As such, the separate streams of Humanities, Science and Theology, though operating in parallel, were regularly combined in shared lectures given by members of the Ordered Universe project: Hannah Smithson lecturing on colour perception, Tom McLeish on the role of inspiration in scientific research, Richard Bower on Cosmology, medieval and modern, and Giles Gasper on the Grosseteste’s life, times and scientific output. Working in the college’s chapel, Alexandra Carr produced an arresting light-based multimedia sculpture; an impressive achievement considering her short time frame. This, along with her talks given with Giles Gasper encouraged the students to think about their subjects in more creative, original ways.

In addition to this broad interdisciplinary approach, the Ordered Universe had its own teaching strand. This centred on collaborative reading of Robert Grosseteste’s De luce and De colore, along with lectures, and a successful seminar on sound given by Joshua Harvey. More intensive tutorials were run by Ordered Universe contributors Joshua Harvey and Tim Farrant, with Tom Henderson and Alexandra Haigh together tutoring a third group. Though the work was undoubtedly challenging, the sixth-formers rose magnificently to meet it, making insightful contributions. It was immensely gratifying for tutors to watch as the students grew in confidence over the course of the week, taking to heart Giles Gasper’s assurance that “there are no stupid questions”.

Students’ feedback showed that, while they found the work more difficult than they were used to, their experience of the Ordered Universe project had been immensely rewarding. It was clear that they had internalised the projects principles, looking beyond narrow conceptions of individual disciplines to be more curious and adventurous in their thinking.

Honorary doctorate for Ordered Universe Principal Investigator Dr. Giles Gasper

We are delighted to announce that Dr. Giles Gasper, Principal Investigator of the Ordered Universe Project, has been awarded an honorary doctorate from Bishop Grosseteste University in Lincoln for his services to medieval studies in general and for his work on the Ordered Universe Project in particular. The degree will be awarded at a ceremony in Lincoln on July 19th.

19944645_10159090409160464_1539655173337008316_oThose of us who have the privilege to work closely with Dr. Gasper in the Ordered Universe Project, and get to observe and benefit from his scholarship, leadership, and friendship on a regular basis, will know how richly deserved such recognition is. We are very happy to offer out heartfelt congratulations.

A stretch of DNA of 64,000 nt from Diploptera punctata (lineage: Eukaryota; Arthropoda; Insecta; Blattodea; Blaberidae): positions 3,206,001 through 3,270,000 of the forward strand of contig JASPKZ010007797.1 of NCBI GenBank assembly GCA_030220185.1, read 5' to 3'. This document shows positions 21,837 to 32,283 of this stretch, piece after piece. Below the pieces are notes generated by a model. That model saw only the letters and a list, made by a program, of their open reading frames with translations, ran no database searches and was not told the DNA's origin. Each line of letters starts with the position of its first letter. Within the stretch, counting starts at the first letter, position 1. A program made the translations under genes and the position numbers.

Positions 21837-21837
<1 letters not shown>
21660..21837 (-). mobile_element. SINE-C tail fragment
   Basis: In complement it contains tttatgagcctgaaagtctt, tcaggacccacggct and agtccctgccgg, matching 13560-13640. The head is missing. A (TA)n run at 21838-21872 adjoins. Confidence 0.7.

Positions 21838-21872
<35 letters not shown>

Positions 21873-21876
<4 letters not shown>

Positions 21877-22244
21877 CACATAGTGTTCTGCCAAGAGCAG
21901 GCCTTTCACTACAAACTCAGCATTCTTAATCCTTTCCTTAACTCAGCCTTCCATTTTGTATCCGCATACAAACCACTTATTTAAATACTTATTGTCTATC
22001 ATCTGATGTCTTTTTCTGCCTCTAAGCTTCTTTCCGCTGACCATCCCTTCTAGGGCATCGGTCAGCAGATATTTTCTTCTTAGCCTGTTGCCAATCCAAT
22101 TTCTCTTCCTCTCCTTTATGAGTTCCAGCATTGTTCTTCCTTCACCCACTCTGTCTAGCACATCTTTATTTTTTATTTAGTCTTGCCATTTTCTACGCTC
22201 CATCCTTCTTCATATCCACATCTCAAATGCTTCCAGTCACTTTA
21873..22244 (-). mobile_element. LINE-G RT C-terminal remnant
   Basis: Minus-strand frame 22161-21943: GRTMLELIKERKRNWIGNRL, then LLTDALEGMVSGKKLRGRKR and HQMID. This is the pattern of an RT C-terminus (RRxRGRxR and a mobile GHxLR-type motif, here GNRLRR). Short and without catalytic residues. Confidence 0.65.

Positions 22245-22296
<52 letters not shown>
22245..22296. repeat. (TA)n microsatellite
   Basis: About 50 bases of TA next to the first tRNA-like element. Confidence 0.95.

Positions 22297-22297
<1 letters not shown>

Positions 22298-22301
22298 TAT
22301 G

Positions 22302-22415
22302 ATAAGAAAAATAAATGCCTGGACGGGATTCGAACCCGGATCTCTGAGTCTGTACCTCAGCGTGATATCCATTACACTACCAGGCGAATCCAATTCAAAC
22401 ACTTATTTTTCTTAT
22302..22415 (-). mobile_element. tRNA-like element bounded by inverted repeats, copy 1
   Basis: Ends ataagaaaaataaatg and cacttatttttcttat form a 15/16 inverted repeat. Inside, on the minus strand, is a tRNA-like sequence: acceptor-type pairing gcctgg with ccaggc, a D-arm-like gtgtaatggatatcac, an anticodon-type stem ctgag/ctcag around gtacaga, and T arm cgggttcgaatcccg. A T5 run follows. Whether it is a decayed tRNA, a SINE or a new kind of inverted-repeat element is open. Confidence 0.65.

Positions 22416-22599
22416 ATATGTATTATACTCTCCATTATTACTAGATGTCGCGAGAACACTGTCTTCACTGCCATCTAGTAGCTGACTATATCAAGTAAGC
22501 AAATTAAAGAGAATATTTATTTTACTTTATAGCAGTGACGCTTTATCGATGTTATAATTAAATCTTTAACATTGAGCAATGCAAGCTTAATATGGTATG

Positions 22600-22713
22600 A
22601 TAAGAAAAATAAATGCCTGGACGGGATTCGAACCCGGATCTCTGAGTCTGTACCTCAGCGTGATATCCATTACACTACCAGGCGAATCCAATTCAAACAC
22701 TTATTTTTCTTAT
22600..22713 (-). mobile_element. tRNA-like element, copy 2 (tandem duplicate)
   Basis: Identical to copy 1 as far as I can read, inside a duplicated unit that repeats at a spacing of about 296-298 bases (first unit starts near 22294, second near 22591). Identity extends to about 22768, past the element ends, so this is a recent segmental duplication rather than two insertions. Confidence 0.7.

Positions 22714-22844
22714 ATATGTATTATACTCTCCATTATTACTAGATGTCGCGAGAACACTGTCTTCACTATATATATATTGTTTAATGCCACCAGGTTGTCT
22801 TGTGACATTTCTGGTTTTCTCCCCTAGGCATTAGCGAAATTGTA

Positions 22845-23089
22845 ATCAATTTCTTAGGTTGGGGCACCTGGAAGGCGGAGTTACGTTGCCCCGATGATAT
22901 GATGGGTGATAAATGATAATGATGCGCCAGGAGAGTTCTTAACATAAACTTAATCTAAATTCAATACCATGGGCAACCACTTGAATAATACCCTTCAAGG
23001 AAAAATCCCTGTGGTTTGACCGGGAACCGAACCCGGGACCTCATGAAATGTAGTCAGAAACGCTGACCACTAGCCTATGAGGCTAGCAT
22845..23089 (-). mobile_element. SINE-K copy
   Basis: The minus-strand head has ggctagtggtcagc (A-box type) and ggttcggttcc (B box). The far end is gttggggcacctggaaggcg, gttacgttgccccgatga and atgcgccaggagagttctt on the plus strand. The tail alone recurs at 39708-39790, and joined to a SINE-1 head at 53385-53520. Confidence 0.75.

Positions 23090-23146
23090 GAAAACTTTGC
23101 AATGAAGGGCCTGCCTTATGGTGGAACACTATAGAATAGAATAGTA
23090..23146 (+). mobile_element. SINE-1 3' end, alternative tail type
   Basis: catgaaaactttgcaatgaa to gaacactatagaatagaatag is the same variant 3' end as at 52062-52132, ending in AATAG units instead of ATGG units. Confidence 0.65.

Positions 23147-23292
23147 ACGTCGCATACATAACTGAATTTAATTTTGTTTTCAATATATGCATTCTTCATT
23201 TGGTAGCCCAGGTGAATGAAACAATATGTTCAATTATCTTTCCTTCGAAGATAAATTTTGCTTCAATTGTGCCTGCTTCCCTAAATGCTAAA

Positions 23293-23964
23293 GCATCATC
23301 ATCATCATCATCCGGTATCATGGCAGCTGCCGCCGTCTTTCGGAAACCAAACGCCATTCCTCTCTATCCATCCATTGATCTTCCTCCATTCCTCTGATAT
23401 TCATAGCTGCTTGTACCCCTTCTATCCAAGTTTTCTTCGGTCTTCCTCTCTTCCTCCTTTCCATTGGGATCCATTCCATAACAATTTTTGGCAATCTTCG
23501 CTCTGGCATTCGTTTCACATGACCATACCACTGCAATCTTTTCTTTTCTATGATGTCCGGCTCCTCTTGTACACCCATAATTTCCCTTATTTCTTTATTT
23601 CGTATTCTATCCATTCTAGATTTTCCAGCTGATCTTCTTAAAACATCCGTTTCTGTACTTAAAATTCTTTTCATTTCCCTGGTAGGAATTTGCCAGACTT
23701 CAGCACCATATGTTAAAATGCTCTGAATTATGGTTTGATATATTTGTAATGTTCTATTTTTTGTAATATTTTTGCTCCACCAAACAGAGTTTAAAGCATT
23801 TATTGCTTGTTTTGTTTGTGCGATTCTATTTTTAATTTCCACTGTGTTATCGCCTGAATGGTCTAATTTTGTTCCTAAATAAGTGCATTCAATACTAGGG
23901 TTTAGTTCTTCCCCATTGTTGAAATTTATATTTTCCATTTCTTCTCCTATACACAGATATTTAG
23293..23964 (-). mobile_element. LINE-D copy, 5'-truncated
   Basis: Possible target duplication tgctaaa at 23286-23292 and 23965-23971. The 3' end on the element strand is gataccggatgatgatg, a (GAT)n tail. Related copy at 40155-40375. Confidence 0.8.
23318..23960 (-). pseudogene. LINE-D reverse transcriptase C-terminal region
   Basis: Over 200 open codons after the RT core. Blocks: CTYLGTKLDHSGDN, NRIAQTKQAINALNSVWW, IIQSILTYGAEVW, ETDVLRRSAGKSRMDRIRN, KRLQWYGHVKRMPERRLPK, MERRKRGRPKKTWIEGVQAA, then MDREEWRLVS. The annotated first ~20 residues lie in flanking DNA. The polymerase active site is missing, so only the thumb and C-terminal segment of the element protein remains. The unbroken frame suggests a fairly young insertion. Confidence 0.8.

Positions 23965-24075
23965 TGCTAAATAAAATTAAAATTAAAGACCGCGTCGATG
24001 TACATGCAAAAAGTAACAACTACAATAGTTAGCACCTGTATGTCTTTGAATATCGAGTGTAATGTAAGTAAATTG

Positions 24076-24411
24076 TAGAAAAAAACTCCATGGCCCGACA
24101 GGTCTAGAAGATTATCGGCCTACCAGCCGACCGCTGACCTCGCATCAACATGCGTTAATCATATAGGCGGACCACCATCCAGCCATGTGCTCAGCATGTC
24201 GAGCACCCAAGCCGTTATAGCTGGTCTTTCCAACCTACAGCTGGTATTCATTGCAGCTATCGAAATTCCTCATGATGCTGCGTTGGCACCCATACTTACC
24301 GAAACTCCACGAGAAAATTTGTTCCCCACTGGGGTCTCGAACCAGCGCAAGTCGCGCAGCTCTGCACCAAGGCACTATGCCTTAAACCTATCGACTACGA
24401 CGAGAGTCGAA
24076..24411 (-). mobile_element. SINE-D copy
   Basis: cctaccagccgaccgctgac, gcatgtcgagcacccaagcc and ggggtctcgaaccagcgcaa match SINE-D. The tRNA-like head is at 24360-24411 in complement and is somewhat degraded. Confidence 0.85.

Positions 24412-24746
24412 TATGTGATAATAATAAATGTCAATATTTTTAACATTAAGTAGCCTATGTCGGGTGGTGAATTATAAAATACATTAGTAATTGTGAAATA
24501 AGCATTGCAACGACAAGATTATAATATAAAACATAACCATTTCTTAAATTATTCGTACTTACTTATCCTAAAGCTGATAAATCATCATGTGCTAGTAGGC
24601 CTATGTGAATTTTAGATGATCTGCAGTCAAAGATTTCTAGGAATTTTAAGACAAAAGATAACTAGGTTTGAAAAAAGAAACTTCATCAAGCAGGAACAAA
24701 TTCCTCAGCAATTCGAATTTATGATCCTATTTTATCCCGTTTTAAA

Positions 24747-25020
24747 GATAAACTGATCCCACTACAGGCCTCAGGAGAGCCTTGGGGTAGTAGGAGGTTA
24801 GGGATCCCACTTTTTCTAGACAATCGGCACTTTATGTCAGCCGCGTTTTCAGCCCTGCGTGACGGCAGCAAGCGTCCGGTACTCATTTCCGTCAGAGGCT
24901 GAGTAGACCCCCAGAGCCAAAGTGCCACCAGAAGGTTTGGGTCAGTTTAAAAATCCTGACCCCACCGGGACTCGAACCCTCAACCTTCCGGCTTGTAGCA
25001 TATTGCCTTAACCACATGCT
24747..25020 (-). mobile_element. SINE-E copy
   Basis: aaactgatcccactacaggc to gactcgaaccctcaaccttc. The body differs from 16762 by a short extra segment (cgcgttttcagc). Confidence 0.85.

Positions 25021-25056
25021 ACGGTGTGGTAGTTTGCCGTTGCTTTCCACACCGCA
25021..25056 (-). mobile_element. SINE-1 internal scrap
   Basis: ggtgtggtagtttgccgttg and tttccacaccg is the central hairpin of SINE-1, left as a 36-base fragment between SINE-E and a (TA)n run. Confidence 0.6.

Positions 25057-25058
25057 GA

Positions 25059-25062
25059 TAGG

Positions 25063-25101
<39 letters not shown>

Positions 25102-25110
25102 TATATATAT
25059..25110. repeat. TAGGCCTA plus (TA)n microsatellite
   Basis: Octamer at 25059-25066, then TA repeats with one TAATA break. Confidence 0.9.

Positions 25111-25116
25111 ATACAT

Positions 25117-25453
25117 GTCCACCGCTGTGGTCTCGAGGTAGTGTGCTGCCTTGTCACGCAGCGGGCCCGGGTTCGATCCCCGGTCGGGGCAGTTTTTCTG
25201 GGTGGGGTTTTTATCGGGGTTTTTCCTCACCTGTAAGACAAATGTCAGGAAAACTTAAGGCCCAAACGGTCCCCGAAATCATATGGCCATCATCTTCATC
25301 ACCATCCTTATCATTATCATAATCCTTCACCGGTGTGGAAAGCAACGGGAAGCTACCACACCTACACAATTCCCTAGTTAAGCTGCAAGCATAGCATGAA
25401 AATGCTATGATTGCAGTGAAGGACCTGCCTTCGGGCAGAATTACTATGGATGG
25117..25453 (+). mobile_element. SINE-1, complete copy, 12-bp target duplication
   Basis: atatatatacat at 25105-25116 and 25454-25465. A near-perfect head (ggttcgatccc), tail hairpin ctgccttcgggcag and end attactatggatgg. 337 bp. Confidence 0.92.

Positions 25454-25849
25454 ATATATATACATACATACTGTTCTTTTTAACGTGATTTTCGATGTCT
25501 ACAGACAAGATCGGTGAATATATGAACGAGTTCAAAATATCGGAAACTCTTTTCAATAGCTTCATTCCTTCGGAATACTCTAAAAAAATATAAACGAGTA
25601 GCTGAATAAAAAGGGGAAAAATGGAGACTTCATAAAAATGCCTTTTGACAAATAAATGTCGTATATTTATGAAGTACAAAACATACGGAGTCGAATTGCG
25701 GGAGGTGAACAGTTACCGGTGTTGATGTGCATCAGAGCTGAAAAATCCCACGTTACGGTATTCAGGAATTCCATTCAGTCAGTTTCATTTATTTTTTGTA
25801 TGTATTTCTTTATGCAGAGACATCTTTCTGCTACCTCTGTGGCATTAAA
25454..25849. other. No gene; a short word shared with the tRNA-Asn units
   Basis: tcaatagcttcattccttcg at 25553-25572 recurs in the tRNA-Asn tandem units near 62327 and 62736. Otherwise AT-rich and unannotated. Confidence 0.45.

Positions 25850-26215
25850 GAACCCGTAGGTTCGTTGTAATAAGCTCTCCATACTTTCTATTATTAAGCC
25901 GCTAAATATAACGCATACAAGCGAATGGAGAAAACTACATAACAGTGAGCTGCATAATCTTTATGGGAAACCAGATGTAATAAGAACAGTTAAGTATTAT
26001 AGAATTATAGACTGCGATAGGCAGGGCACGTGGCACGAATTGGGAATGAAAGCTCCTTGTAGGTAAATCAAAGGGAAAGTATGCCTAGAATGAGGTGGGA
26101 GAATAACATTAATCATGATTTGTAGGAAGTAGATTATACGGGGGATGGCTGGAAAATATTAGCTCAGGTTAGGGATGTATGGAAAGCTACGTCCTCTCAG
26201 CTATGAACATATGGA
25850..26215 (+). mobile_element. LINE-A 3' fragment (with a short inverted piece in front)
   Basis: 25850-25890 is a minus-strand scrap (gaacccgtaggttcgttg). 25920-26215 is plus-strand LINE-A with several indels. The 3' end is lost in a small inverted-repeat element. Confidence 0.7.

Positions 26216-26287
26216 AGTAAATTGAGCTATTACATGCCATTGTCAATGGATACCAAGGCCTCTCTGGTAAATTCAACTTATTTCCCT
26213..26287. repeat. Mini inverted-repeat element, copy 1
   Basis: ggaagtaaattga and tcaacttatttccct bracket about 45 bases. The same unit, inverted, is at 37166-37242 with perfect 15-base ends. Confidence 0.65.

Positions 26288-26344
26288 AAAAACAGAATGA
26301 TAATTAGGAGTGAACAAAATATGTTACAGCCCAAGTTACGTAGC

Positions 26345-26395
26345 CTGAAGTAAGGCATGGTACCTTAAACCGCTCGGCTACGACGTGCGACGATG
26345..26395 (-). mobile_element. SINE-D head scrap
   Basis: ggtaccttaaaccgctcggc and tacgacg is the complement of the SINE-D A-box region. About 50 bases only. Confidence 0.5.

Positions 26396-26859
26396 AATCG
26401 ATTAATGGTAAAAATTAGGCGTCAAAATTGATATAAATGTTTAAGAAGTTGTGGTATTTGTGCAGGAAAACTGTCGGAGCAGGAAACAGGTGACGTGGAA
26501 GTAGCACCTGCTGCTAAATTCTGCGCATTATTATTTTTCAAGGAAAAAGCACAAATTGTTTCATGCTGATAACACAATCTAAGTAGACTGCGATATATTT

New Ordered Universe Publication

The Ordered Universe project is pleased to announce its latest publication, for the Applied Optics journal, Vol. 56 (2017), G197-G204, and fully open access. The experiments and writing of the paper were led and marshalled by expertly  Joshua Harvey (Mellon Foundation funded graduate student at Oxford University, Dept of Engineering Science and Pembroke college), with assistance from other members of the team, from the sciences and humanities. The paper focuses on the middle part of Grosseteste’s treatise On the Rainbow (De iride) and the shape that the rainbow forms in the sky. This precedes discussion of the colours of the rainbow, covered in other Ordered Universe papers. The current paper offers an historical context for the treatise before moving to the main discussion, testing Grosseteste’s optical thought with physical experiment and physics-based simulation. The results are available below, and show, again, the benefits of collaborative working to unlock problems posed by thinkers of the past.

Screen Shot 2017-06-30 at 18.06.45

Colour is Light: Through a Glass Darkly

Another memorable day at the National Glass Centre. Giles, Brian and Alex Carr, together with David Lowther (Leverhulme Early Career Fellow at Durham, working on the history of zoology in the modern period, especially of collections and birds), went over to Sunderland to see the preparations for the Grosseteste-inspired exhibition opening in October.  We also went to complete the filming for the documentary element of Through a Glass Darkly with Alan Fentiman. We had a fantastic time – Colin Rennie made one of his rainbow strands for us. As you’ll see from the clip below, this was quite extraordinary, culminating in molten glass being stretched and spun, changing colour as it cooled.

 

The final products of rainbow sculpture, some 20 or so, will be mounted in an steel frame, each strand moving seamlessly from one colour to another.

 

Cate Watkinson took us through her installations, with models of the larger pieces of glass in sequences. We experimented with torchlight and one of the circular moulds of blue glass, creating internal and external shadows, reflection and patterns at the edge of diaphanous media (as Grosseteste might have observed). Cate is working too on embedding Grosseteste’s treatise De colore (or parts of it) into glass, as well as the larger colour pieces and the movement from black to white.

The exhibition opens on 20th October – we’ll have more updates on progress and activities around the exhibition. For now, we can safely reveal that it will be amazing.